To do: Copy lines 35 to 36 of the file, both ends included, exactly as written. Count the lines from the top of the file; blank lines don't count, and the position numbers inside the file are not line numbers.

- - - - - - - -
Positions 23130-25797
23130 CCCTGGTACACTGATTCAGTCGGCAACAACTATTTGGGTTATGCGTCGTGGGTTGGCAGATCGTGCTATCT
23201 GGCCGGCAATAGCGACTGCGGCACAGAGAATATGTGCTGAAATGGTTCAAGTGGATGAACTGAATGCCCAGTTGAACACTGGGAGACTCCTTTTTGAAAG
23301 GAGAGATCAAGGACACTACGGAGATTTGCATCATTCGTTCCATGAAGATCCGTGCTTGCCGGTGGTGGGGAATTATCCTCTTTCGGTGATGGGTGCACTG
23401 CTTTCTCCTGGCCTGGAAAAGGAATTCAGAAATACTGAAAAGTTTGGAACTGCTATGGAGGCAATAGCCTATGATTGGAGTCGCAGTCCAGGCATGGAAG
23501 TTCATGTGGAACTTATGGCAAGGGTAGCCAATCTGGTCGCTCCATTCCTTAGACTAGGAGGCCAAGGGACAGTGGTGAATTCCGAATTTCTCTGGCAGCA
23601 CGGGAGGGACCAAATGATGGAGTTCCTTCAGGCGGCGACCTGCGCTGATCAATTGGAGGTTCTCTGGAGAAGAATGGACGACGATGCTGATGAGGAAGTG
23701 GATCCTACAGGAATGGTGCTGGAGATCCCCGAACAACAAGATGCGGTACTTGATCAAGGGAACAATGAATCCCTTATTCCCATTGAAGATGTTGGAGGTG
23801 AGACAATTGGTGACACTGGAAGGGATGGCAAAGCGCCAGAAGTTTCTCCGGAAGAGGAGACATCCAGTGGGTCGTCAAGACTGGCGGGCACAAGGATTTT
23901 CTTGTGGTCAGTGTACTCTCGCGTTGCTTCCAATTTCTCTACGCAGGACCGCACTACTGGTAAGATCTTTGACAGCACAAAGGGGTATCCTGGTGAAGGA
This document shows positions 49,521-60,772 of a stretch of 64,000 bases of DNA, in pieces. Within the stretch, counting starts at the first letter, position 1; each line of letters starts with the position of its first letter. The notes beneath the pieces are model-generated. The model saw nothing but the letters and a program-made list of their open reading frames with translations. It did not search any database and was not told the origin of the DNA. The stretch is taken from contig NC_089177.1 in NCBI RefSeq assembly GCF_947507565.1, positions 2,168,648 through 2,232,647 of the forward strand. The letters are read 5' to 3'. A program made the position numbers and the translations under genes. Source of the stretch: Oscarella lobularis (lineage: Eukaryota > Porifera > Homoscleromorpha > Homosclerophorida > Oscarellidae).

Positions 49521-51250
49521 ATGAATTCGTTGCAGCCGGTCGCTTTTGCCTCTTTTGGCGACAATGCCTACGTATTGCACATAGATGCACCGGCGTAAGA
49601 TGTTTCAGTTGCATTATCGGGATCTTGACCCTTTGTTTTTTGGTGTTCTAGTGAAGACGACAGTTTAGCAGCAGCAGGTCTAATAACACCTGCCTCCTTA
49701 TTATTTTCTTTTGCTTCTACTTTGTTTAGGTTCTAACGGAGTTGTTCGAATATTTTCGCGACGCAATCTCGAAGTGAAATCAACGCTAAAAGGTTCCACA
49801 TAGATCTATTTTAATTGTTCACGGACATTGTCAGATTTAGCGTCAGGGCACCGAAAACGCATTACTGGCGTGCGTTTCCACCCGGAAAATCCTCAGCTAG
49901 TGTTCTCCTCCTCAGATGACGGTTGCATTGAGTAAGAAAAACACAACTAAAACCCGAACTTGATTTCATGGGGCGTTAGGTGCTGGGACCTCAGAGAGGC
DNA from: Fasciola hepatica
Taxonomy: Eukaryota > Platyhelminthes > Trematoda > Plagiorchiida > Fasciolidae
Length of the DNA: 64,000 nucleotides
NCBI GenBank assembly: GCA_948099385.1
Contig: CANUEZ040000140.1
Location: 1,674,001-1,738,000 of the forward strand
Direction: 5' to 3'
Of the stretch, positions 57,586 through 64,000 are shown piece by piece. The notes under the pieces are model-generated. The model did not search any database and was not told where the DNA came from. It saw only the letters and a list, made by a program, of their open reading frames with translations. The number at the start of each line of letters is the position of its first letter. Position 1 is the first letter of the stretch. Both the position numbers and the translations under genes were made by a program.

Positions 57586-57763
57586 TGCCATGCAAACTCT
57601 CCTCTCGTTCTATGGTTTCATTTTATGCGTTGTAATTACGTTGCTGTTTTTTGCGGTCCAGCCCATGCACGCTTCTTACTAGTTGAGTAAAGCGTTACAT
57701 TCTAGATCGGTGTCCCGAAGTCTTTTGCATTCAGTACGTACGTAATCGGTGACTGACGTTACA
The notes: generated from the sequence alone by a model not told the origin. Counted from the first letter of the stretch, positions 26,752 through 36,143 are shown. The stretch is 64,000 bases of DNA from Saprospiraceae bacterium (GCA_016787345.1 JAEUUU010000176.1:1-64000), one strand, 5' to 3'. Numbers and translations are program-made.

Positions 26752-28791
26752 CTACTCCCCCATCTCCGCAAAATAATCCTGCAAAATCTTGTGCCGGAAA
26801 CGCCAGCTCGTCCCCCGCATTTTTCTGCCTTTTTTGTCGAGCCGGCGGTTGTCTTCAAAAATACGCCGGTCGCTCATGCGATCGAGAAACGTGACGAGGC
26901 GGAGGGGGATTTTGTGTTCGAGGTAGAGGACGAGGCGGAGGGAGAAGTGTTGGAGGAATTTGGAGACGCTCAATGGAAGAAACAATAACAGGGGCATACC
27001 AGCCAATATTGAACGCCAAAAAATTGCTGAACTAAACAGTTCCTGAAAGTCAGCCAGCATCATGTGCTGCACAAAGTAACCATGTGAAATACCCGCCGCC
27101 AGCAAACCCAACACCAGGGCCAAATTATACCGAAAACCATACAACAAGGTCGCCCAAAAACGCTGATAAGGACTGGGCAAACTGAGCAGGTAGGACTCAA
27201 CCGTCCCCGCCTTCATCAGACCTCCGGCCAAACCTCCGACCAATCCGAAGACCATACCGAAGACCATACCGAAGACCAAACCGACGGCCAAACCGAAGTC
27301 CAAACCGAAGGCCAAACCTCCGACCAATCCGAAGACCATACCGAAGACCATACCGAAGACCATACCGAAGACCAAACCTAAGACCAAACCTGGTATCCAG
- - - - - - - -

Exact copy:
27001 AGCCAATATTGAACGCCAAAAAATTGCTGAACTAAACAGTTCCTGAAAGTCAGCCAGCATCATGTGCTGCACAAAGTAACCATGTGAAATACCCGCCGCC
27101 AGCAAACCCAACACCAGGGCCAAATTATACCGAAAACCATACAACAAGGTCGCCCAAAAACGCTGATAAGGACTGGGCAAACTGAGCAGGTAGGACTCAA